Does your country has arrival postmarker?

Here is the arrival marker in China.Does your country has something like that?

Sorry I’m not clear - which image is the landing marker - the circle at the bottom or the pixelated image in the middle?

I think @aegisW means a second cancellation mark made in the destination country. Is that correct? In this case, it would be the China Post cancellation at the bottom.

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Here in the Philippines, we sometimes get two markers. One when it arrived in the country, and the other when it arrived in your area’s central post office.

In Germany incoming mail doesn’t get stamped/marked.

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They don’t really mark them as with a stamped mark, but they do print a bar code on the mail, and sometimes also “PostNord” (name of the post office) next to it. The markings are really small and either light orange or light gray colour so it is not even easy to notice it.

I think it would be interesting to know whose neon orange barcode is printed on my card. Sometimes there is more than one.

@aegisW: I think you mean arrival postmarks with “landing postmarker”. :smiley: Foreign languages can be tricky, especially when it comes to specific names for things. You may want to change the thread title to make it more clear.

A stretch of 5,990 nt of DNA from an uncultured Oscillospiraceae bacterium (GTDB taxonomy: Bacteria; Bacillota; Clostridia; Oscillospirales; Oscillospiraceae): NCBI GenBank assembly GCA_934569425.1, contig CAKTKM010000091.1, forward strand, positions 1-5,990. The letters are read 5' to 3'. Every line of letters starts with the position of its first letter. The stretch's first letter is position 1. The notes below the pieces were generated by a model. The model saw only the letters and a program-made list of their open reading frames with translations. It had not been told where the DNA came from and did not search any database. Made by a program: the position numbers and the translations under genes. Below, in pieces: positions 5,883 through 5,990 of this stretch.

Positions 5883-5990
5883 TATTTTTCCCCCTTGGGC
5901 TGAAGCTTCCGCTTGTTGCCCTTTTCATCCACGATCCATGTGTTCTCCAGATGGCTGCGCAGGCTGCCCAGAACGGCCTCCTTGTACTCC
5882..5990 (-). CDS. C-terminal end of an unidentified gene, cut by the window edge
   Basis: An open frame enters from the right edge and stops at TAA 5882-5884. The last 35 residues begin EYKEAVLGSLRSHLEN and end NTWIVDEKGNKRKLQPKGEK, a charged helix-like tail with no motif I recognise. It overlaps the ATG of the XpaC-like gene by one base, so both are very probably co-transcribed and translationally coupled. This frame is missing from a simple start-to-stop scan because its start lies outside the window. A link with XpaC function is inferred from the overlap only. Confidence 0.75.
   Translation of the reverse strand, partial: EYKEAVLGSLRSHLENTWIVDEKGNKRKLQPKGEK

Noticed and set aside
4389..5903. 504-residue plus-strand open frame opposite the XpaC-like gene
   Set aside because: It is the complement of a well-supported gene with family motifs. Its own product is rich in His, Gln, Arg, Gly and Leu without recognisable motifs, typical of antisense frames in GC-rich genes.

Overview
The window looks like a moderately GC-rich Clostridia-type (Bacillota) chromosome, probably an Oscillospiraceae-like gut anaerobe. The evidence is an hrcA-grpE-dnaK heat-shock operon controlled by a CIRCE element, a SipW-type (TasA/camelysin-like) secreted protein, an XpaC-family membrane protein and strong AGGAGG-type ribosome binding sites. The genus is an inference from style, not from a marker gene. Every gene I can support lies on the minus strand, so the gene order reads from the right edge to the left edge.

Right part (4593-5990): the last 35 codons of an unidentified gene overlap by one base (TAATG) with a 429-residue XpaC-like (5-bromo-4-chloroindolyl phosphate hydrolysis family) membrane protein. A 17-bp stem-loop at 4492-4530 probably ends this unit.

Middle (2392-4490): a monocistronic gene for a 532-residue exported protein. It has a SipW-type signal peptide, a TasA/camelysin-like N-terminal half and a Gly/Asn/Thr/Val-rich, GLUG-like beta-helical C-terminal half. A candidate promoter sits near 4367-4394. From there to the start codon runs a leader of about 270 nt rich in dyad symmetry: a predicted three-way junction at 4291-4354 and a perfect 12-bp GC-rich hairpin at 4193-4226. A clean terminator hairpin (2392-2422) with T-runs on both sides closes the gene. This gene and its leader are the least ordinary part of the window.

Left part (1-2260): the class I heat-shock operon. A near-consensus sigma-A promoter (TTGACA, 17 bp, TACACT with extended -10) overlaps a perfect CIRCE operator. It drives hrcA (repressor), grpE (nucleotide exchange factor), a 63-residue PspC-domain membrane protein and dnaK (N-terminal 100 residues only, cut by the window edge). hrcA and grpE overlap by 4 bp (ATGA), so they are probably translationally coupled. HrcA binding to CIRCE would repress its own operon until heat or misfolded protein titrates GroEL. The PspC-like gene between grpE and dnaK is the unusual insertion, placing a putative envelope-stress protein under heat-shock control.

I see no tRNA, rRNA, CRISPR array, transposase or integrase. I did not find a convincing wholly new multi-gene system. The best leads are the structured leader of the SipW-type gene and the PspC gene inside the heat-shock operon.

Germany, where I live, does no longer use arrival postmarks. In the far past (more than 100 years ago) they were used in Germany on all arriving mail, läter only on special mail (registered and express mail), and until about 15 years ago only on express mail. Now that special mail handling is fully digitalized, no arrival postmarks are used anymore, because for tracked mail (registered, priority, express, parcels) every step is scanned and available in the online tracking.

In most cases it will be the sorting code of Deutsche Post (or, to speak more generally, the sorting code of the recipient’s country). There are, hoewever, some countries that use outgoing sorting codes, e.g. the USA (black barcodes, sometimes on strips glued onto the front of the postcards). For mail from the Netherlands, you may find the sorting code of the private postal service MailWorX (or their affiliates) in addition to German Post’s sorting code, as Netherlands Post gives most mail to Germany to that (cheaper) company, and where they don’t offer service, they turn them over to German Post. I have some cards with that feature, I need to find and scan them…


@shugal, does Deutsche Post print more than one sorting code on one postcard? I recently received several postcards (from the US) with up to three sorting codes. The black US sorting code and one neon orange one on the back and another neon orange one of the front. The orange ones are definitely different.

Oh, and thank you for your enormous knowledge.


I change it.Thank u

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Normally, there is only one sorting code printed on the card by Deutsche Post, which is the neon-orange code on the writing side. The American postal service (USPS) is printing two codes on cards. The black one on the writing side is a unique ID tag and the neon-orange one on the back is another USPS sorting code. (If anything is wrong please correct me)


@aegisW Thank you! :+1: